In the days following the UK referendum that surprisingly saw the majority vote to opt out of the European Union (EU), investors were flooded with messages from managers outlining their views on Brexit. Michael LeVar, managing director of income strategies at Ascension Investment Management, said he received 60 such letters by last Thursday (30 June). “It’s so many, I have stopped reading them,” he told PDI.
Keith Berlin, director of fixed-income and credit at Fund Evaluation Group, which advises foundations and endowments on investments, felt much the same. He said he received about 150 different letters. “It’s overwhelming. I’ve lost interest after a while,” he said.
Berlin himself and the managers writing to him mostly had a similar view: that they didn’t believe it was going to happen. The shock around Brexit sent global stocks, the British pound, the Euro and other indices down a steep tumble. Though in the past week or so, many of these have recovered.
Of course, this doesn’t mean everything will permanently return to business as usual. Investors on both the LP and GP side said it remains to be seen what the long-term effects of Brexit will be. “The responses have been all over the board: from this is a non-event to it’s a big deal,” said LeVar. “It’s a political crisis that can morph into an economic crisis, if it’s allowed to,” he cautioned.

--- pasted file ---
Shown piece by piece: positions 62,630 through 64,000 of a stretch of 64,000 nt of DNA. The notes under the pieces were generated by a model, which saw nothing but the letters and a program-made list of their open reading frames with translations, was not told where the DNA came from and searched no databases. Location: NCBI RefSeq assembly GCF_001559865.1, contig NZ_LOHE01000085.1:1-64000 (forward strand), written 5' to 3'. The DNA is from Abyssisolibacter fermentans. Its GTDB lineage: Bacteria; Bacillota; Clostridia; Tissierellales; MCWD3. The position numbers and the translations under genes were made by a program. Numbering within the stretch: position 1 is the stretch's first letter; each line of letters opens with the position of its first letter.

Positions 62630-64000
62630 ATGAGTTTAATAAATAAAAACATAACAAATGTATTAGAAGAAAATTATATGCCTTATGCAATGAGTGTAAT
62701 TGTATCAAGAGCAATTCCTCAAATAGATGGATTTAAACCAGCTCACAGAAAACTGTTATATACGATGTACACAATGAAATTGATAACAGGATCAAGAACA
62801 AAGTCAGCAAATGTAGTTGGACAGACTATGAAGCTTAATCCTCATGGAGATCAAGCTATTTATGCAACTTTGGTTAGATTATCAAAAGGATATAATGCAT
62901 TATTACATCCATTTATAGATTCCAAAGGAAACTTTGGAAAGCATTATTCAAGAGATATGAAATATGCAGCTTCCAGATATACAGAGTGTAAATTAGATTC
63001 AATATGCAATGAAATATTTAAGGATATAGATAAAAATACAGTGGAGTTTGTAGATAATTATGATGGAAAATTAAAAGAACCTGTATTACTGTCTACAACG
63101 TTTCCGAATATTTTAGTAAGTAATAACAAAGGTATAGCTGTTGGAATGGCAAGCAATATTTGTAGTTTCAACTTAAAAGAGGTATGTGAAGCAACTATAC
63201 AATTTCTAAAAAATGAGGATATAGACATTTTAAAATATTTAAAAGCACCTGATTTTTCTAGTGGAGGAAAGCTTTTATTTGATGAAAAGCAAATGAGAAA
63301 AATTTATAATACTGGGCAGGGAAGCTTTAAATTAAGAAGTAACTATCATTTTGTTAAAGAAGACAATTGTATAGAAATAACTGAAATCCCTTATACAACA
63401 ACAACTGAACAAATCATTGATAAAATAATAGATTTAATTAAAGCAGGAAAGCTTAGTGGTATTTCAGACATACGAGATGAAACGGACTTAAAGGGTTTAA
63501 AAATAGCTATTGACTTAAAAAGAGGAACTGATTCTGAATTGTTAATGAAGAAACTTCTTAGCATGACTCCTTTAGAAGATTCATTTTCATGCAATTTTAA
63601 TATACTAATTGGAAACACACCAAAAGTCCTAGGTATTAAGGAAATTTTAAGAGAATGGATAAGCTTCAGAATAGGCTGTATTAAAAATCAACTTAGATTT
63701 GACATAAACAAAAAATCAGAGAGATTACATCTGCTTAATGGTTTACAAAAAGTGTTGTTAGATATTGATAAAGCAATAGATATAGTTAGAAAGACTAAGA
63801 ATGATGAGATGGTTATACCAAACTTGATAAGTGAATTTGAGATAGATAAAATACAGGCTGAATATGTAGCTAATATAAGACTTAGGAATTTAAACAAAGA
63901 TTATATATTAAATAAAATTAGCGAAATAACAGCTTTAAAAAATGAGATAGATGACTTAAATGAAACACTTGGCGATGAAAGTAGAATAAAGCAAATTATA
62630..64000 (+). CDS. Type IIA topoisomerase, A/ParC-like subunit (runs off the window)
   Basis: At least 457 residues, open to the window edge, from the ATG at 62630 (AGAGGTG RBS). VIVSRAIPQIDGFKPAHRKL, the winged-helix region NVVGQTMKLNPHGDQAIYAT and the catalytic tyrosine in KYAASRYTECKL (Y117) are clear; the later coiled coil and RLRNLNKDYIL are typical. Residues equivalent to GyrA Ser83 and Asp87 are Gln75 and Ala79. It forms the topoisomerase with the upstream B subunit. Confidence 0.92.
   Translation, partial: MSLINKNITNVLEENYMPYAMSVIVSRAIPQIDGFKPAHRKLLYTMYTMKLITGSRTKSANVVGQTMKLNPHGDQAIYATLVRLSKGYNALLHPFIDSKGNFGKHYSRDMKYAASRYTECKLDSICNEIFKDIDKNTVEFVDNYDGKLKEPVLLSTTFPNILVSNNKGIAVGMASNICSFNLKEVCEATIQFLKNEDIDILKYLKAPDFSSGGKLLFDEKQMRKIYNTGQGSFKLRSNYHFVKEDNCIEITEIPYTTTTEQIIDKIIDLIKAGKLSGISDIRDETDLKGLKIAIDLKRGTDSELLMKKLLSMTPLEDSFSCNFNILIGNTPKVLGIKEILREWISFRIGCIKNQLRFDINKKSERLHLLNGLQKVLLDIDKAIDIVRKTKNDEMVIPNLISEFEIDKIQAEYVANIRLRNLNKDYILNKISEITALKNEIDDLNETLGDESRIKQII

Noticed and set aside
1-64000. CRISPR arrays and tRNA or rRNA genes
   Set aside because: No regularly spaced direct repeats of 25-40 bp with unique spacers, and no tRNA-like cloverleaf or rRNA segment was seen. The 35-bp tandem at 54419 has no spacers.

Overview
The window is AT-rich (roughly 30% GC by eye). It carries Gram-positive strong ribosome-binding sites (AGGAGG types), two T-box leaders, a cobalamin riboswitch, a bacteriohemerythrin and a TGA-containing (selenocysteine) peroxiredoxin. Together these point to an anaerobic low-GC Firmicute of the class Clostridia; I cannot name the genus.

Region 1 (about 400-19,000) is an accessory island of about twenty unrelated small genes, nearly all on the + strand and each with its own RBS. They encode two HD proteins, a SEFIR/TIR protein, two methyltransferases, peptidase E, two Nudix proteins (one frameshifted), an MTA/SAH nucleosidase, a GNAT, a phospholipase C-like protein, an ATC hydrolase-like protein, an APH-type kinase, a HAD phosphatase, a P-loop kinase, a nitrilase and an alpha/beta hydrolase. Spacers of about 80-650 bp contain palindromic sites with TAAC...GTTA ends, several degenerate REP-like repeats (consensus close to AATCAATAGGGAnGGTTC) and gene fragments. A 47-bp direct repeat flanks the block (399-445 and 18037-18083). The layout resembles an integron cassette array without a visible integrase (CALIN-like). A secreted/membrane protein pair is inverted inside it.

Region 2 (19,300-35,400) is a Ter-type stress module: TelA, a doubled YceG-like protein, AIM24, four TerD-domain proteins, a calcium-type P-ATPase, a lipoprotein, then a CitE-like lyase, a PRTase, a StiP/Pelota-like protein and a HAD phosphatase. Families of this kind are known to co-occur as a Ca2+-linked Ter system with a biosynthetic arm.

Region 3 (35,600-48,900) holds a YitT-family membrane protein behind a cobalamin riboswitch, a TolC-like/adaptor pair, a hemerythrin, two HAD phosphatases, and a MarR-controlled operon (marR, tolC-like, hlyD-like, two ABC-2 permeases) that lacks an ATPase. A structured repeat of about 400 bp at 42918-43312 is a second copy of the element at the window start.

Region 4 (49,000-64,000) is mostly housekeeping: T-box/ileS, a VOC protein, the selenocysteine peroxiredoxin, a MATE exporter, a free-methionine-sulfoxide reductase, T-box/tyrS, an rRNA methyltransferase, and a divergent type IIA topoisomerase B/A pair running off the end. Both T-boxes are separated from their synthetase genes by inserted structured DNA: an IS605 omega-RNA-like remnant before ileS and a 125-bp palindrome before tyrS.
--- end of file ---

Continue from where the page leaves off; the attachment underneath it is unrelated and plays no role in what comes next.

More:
Some of the managers writing to LeVar posit that “this is the beginning of the end and that the EU isn’t functioning the way it’s supposed to,” LeVar told PDI.
He pointed out that managers’ and markets’ reaction to Brexit can become a cautionary tale. “Part of the potential problem is that if markets carry on and people stop caring, it could empower every other group that wants to leave because they can now say ‘the UK did it and nothing happened’.”
The most far-fetched response that LeVar has seen from a manager, whom he declined to name, was that Brexit will lead to a chance for Russia to re-establish its dominance and get a spike in the oil industry. “The UK and US have no leadership, which brings a big opening for Russia to coordinate 175,000 Iranian troops to march through Iraq and into Syria to help end the war which is bleeding Russian resources,” LeVar said describing the manager’s view. “At the same time, they’re going to attack Saudi Arabia with cyber-attacks, creating a big spike in oil which will help the Russian situation because there is a big void in any kind of will or desire to address any foreign policy issues right now,” he said, explaining that firm’s position.
LeVar and other LPs also expressed surprise at the speed at which they were getting letters from some of these firms. They suspect many wrote two views for either the “in” or “out” scenario ahead of the vote. “The compliance departments around the industry were all cued up and I’m sure they had two reports ready to go, whether it was yes or no, and then blasted e-mails to everyone,” LeVar said.